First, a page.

What if the line isn’t about being smart and pleasant. Spend enough time online and you’ll see people express outrage or sadness over one cause or another, or sometimes just talking about harassment. Invariably someone will chime in with “Well actually,” or something along those lines. It’s an attempt to invalidate the other person’s feelings as well as show how smart they are. What if Chase was saying if what they are saying is true-why try and make it about you? “You can be oh so smart. Or oh so pleasant.”

People are more interested in being right than being human sometimes. Fred Rogers was a man who couldn’t understand why we couldn’t just listen to each other. On 9/11 Mister Rogers was asked to make a statement to the nation’s children. Behind the scenes footage shows an old man who does not understand the world anymore. 

Fox News blames him for the rise of “entitlement culture” because of his message of “Everyone is unique.” Hearing this Mister Rogers expounded on this premise at a commencement speech, “Everyone deserves love and is capable of loving.”

It is impossible to imagine a world without Mister Rogers. Even sadder is how impossible it is to imagine Mister Rogers existing today. The myths surrounding Mister Rogers past show the sort of terrifying unease in which, we as a culture have with nonperformative masculinity. A sweet and caring man? Must have been a sniper. He was not. His arms are covered with tattoos, that’s why he wears sweaters. He has no tattoos.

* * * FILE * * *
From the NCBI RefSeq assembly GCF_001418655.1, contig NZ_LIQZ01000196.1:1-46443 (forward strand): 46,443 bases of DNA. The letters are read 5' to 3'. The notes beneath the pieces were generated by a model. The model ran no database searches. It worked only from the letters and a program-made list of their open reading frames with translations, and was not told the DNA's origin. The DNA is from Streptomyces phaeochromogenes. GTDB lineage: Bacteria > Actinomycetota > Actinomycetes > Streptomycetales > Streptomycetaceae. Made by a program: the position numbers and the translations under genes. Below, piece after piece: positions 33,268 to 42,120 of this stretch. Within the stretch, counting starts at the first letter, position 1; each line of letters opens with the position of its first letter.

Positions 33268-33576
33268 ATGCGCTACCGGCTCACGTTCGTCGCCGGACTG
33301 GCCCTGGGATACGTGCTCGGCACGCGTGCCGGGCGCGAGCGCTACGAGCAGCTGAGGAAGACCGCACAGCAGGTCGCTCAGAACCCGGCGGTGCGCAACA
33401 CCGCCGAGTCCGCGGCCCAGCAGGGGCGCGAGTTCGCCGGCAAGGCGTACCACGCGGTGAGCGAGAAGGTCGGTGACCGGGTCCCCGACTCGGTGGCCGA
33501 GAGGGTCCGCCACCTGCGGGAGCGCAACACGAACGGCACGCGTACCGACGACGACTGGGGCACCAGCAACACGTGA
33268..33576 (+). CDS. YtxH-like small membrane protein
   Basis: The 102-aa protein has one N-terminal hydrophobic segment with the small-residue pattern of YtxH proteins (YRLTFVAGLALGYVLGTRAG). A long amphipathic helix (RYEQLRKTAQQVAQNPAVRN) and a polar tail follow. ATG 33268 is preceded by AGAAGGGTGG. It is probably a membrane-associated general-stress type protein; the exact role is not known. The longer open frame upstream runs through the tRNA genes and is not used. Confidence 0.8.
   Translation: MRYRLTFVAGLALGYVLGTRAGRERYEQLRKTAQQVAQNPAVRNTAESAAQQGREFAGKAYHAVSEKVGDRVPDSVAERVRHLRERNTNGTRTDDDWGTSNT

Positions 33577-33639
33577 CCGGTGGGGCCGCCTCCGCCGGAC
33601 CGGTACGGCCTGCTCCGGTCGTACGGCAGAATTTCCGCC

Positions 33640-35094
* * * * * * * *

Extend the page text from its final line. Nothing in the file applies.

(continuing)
What is so threatening about Fred Rogers that we feel compelled to make up convoluted and blood-soaked origin stories for the creator/puppeteer/host of a children’s television show on public television? A gentle soft-spoken man who loves and respects children, a serious thinker about child development, loves his family and preaches love. Obviously, he must be gay. “Love is at the root of everything. Love or the lack of it.”

It’s hard to describe the deep and abiding wellspring of emotion that poured through me watching Won’t You Be My Neighbor? A small part of it is the visceral sense memory of my childhood. But this makes it seem like nothing more than a little trip down nostalgia avenue. I think more than anything it was simply because it was about a man who realized he preferred to be pleasant.

 

Author

  • Jeremiah

    Jeremiah lives in Los Angeles and divides his time between living in a movie theatre and writing mysteries. There might also be some ghostbusting being performed in his spare time.